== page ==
2nd Step:

Access Candidates Objectively

The company has used third-party job boards like Monster in the past but pulled back from them after its reputation grew sufficiently, mostly because it found that too many of those sites’ users send out generic mass job applications. Today, Google relies on its own careers portal and the referrals it solicits from Googlers. Managers also make use of LinkedIn, Google+, alumni databases, and professional associations to discover talent. Accessing resumes are hard as one needs to go through stacks of paper and find the most accurate one.

Here are the ‘four criteria’ that Google accesses during an interview.

  1. General Cognitive Ability –The problem-solving skills of a candidate
  2. Leadership – ‘Emergent Leadership’ which means people at the firm are willing to relinquish their power and allow someone else to lead when s/he is a better leader for given situation
  3. Googleyness –People who are comfortable with ambiguity, intellectual humility and can bring something new & different to the table every single time
  4. Role-Related Knowledge– Accessing the skills and knowledge required to do the task candidate is being hired for

3rd Step:

Give Candidates a Reason to Join

Google makes it clear why the work you are doing matters and lets the candidate experience the astounding people they will get to work with. It allows candidates to witness relatable life changing aspects of the job. The job needs to be a calling, a source of enjoyment, providing a sense of fulfilment to the employee. People who see their job as a calling, outperform themselves and create a highly engaged workforce worldwide. Enabling employees to witness the life changing decision of a job also has the positive impact on organizational productivity and engagement.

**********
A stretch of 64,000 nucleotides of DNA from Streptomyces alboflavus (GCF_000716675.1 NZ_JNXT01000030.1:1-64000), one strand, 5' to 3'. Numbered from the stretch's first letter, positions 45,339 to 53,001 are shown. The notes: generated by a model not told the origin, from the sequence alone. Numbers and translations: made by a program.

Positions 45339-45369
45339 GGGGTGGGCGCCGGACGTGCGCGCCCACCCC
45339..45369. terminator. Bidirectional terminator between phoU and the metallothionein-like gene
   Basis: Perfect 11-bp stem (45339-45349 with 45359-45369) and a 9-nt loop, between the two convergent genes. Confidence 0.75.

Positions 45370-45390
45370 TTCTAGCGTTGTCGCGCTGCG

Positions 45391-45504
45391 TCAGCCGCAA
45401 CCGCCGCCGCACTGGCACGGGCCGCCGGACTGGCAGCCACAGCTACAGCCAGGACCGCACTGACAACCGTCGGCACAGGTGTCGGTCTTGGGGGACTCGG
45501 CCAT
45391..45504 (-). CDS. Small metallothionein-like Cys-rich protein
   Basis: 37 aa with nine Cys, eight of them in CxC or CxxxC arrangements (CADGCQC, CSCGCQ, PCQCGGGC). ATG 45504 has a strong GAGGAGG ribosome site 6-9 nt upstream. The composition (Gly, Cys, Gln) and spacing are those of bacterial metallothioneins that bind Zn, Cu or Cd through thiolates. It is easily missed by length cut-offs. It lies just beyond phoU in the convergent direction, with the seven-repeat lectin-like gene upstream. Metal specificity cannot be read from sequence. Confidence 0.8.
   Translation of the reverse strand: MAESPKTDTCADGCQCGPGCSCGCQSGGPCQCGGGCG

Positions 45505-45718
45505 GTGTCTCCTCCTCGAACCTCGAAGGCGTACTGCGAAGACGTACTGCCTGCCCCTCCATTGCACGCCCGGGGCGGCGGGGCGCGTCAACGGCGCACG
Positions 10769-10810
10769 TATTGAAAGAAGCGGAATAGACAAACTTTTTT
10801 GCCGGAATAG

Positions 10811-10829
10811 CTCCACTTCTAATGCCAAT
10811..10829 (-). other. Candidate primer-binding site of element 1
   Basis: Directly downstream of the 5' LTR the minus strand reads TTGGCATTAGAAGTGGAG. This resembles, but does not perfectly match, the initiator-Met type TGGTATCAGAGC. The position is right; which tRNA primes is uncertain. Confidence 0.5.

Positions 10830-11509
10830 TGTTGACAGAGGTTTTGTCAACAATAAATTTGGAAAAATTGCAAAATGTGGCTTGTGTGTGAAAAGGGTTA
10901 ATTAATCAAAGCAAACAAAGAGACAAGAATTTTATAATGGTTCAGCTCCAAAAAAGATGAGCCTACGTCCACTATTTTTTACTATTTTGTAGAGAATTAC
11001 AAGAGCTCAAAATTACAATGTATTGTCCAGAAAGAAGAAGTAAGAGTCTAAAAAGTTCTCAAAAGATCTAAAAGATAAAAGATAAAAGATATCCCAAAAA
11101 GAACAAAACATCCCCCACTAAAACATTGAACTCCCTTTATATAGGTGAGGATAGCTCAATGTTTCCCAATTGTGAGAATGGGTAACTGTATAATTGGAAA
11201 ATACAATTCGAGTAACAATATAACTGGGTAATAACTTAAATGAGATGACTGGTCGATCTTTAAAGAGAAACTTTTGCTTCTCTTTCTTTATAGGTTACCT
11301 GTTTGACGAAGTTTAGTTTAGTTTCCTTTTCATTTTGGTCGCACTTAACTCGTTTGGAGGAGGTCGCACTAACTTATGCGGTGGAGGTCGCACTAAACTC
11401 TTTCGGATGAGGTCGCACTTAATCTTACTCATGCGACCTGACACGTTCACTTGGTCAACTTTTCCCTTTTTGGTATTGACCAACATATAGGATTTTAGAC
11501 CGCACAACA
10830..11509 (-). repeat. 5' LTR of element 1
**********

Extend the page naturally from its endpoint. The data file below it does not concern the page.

Other minor strategies Google follows to recruit a good workforce are:

  • Sometimes Google purposely sets up the candidate’s presentation in a room where the equipment doesn’t work. If the candidate doesn’t mind adjusting, then it’s a sign that he’d be easy to work with. Extra points are given to candidates who have a Plan B, Plan C, and Plan D, which comes in very handy in the tech world.
  • As a part of the strategy, during the interview, the interviewers make a ton of incorrect assumptions to annoy the candidate. If the candidate’s last job was at Facebook, they say, “How long were you at Yahoo?” The interviewer then takes note of the candidate’s tone when he corrects the statement. That says a lot about whether the prospective employee can stay cool during pressing times.

This is how tech companies find out what a candidate would be like to work with. These strategies are a great way to weed out people who obviously didn’t really want the job in the first place.